Thalassemia

Introduction to Thalassemia
Thalassemia is an inherited autosomal recessive blood disease. "Inherited" means that the disease is passed through the genes from parents to children. Genes control how the body makes the hemoglobin. When these genes are missing or altered, thalassemia occurs.
Thalassemia causes a decrease and defective production of hemoglobin which is an iron-rich protein found inside all red blood cells (RBCs). Hemoglobin transports oxygen throughout the body and also carries the waste gas carbon dioxide from the body to the lungs from where it's exhaled out. The defect of hemoglobin production in thalassemia causes abnormalities in the formation, size, and shape of RBCs and hence causes their destruction. Thus, people with thalassemia often have a reduced number of RBCs in the bloodstream (anemia), which can affect the transportation of oxygen to body tissues.

Types of Thalassemia
Thalassemia is an autosomal recessive disease. The human body has 23 pairs of chromosomes in each cell which are:-
Autosomes (22 pairs) - Not sex determining chromosomes. There are equal number of copies of autosomes in both males and females. They determine the physical characteristics of an individual.
Sex chromosome (1 pair) - There is only one pair of Sex chromosome in each human. XX in females & XY in males.
For the autosomal recessive forms of the disease both parents must be carriers in order for a child to be affected. People who have the disease are called Thalassemia Major.  They get two faulty CF genes - one from each parent. The parents carry one copy each of the faulty gene, but they typically do not show signs and symptoms of the condition themselves.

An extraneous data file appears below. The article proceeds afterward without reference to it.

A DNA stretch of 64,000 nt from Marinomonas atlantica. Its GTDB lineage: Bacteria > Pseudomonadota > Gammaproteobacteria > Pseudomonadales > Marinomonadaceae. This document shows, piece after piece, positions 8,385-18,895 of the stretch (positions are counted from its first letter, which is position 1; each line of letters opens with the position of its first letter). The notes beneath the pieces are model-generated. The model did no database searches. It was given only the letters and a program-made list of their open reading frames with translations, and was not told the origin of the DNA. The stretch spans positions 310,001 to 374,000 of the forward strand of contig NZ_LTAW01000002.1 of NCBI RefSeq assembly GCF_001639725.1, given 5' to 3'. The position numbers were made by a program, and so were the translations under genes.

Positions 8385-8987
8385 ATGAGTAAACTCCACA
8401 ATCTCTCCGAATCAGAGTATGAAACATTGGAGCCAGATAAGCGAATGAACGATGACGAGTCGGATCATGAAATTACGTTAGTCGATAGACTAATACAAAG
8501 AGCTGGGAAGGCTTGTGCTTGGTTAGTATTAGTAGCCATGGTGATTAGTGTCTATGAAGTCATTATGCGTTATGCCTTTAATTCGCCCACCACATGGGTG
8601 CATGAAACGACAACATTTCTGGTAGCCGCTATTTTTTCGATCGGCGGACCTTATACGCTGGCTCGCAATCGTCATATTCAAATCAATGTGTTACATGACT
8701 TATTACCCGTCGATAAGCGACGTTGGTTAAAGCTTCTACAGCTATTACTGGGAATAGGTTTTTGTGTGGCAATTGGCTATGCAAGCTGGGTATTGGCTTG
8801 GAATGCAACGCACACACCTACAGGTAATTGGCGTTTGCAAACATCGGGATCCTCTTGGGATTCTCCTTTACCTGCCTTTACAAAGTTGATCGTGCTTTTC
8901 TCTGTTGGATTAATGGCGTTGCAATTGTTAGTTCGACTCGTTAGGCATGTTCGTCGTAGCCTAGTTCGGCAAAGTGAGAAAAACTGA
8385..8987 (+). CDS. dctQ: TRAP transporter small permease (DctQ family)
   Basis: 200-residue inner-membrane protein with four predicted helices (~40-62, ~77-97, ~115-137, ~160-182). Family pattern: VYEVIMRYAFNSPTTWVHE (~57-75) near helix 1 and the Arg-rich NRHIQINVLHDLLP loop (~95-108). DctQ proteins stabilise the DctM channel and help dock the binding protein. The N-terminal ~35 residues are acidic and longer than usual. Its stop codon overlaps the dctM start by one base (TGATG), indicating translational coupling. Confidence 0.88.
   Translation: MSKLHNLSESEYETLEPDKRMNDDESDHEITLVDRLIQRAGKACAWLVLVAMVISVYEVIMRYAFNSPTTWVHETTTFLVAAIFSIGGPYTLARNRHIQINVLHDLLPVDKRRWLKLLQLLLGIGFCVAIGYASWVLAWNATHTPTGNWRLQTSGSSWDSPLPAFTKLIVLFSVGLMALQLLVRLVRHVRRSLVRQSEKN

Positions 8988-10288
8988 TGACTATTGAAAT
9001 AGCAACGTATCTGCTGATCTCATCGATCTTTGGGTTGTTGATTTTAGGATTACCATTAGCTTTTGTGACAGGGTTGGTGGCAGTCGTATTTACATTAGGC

Thalassemia minor occurs if the person receives the defective gene from only one parent. Persons with this form of the disorder are Carriers of the disease and usually do not have symptoms other than mild anemia. However, they can pass the faulty genes on to their children.

The two major forms of the disease are

  • Alpha (α)
  • Beta (β)  

Normal hemoglobin is composed of two chains each of α and β globin. The thalassemias are classified according to which chain of the hemoglobin molecule is affected. In α thalassemias, production of the α globin chain is affected, while in β thalassemia production of the β globin chain is affected.
Patients with thalassemia minor usually do not require any specific treatment. Treatment for patients with thalassemia major includes chronic blood transfusion therapy, iron chelation or surgical removal of the spleen.

Signs / Symptoms of Thalassemia
People with thalassemia major may experience the following:

  • Stillbirth 
  • Bone deformities in the face
  • Growth failure
  • Yellow skin (jaundice)
  • Paleness
  • Headaches
  • Fatigue
  • Shortness of breath
  • Spleen enlargement

Patients with thalassemia minor usually do not show any other symptoms other than mild anemia.

Related Tests to Thalassemia

  • Physical exam revealing a swollen (enlarged) spleen
  • Hb Electophoresis / Hb A2
  • Blood smear (also called peripheral smear and manual differential)
  • Complete blood count (CBC)
  • Iron studies such as iron, ferritin, unsaturated iron binding capacity (UIBC), total iron binding capacity (TIBC), and percent saturation of transferrin
  • Hemoglobinopathy (Hb) evaluation
  • DNA analysis

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